Neither the Quran nor the Hadith (saying attributed to Mohammed) has much to say about death but the Book of the Soul, written in the 14th century by Ḥanbalī theologian Muḥammad ibn Abī-Bakr ibn Qayyīm al-Jawzīyah, has a spectacular claim of life after death. I found reference to the Book of the Soul on the Encyclopedia Britannica website and my continued search for other writings landed me at the universalium.enacademic.com website[25] which had a word-for-word rendition of what I initially found. My point is that I did not find any other resources for Book of the Soul. However, what my search revealed about the purported Islamic beliefs of death were astonishing. For example, Allah creates, determines life span, and causes death. "It is orthodox Muslim belief that when someone dies the Angel of Death (malāk al-mawt) arrives, sits at the head of the deceased, and addresses each soul according to its known status."[26] The soul leaves the body, goes to seventh heaven, where it is returned to the body. Muslims have great respect for the dead, reject cremation and postmortem examinations. Medical students practice on imported corpses.

Satan

Muslims refer to the devil as Iblis. God cast Iblis out of heaven for being disobedient. Iblis tempted Adam and Eve in the Garden as well as Ali, Muhammad's son-in-law. Muslim scholars struggle to identify Iblis as either an angel or jinni, a contradiction in terms, as angels are created of light and are incapable of sin, while jinn are created of fire and can sin.[27]

Muslims have many obligations but there are five core compulsions, referred to as pillars, and the last is pilgrimage (hajj) where every Muslim is expected to visit Mecca at least once in their lifetime. There are several main components while Muslims are at Mecca and at the last component of hajj, each pilgrim throws nine stones at three pillars representing the devil. Many misunderstand this ritual and accuse Muslims of throwing rocks at the devil. "We stone the Jamarat, not any devil, Shaitan or Shayateen (pl. of Shaitan). The pillars of Jamarat are not devils."[28] However, on the same website reference, and quoting Abu Haamid al-Ghazaali, a famous scholar of the past said, "Remember that you are outwardly throwing pebbles at al-'Aqabah but in fact you are throwing them in the face of shaitan and you are breaking his back with them, because nothing annoys him except your obeying the command of Allah out of veneration for Him…"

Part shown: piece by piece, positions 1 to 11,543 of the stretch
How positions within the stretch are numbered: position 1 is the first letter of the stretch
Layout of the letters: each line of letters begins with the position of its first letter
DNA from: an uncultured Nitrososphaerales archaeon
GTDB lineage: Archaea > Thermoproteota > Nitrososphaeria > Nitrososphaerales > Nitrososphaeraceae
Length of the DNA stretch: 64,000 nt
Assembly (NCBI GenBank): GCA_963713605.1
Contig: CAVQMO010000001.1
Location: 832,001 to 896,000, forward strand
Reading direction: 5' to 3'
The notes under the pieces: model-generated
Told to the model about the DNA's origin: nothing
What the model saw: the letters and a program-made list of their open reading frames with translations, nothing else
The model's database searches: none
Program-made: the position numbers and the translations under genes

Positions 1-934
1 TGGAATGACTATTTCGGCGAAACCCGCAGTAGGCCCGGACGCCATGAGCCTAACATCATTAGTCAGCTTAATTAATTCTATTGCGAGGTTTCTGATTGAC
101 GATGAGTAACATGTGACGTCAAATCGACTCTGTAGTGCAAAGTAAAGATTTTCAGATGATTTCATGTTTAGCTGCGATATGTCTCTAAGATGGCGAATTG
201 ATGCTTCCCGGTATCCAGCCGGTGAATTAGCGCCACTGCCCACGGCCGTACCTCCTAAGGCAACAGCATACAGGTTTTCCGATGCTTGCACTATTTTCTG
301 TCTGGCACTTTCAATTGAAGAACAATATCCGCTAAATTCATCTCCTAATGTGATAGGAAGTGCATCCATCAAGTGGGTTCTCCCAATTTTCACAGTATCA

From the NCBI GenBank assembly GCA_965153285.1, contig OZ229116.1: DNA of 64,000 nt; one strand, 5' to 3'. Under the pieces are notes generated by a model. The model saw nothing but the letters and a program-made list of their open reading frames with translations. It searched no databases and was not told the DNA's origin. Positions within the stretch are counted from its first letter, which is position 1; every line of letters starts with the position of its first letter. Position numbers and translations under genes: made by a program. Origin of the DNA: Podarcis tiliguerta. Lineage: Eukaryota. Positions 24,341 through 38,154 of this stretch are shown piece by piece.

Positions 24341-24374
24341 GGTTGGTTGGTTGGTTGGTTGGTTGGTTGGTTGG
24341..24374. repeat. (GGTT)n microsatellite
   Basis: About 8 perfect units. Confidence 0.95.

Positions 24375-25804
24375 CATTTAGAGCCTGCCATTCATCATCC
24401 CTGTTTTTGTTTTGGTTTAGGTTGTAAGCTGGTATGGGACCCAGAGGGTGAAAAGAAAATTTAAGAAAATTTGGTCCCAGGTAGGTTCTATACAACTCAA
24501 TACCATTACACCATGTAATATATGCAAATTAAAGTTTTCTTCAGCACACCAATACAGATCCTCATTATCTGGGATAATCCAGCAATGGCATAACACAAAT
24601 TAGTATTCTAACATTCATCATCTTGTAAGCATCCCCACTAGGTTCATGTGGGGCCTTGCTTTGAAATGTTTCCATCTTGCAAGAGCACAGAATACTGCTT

Sin

Muslims reject original sin. What Adam did was not contagious. Adam was a prophet of Allah and prophets never make grave sin. Adam merely goofed, repented, and all was well. Muslims believe that all people are born innocent. "Whatever good happens to you is from God; whatever evil befalls you is from yourself" (sura 4:79). After birth, somewhere along the line humans become weak and forgetful (sura 4:28) and they sin as a result of disobedience to Allah's laws. Atonement is not necessary because after a person asks Allah for forgiveness, Allah either forgives or chooses not to forgive (Sura 4:17). Sins committed should not be confessed to anyone but Allah.[29]

Christians claim that sin separates one from God (Yahweh), a spiritual death. This is one of the reasons why Muslims claim the Bible is contradictory. In Gen. 2:17 it says Adam will die if he eats the forbidden fruit but in Gen. 5:5 it says Adam died at 930 years old. Dead is dead but Christians claim the first death was spiritual because of sin and the death at 930 years old was physical.

Blood

Muslims do not regard a blood sacrifice as having communion between God and His worshippers as that believed by Christians. Allah needs neither blood nor flesh. There is no foundation in Islam for Lev. 17:11, "For the life of the flesh is in the blood, and I have given it to you upon the altar to make atonement for your souls; for it is the blood that makes atonement for the soul."[30] However, Muslims do have sacrifices, blood-covenants, and consecration by blood.[31] The Feast of Sacrifice or Eid al-Adha is one of the holidays where Muslims celebrate the tradition of prophet Abraham offering his son Ishmael as a sacrifice in obedience to Allah. Christians contend the son was Isaac because they say Ishmael was disinherited by Abraham and therefore, Isaac was his only son, but Muslims believe the Jews switched names.[32]

Eternity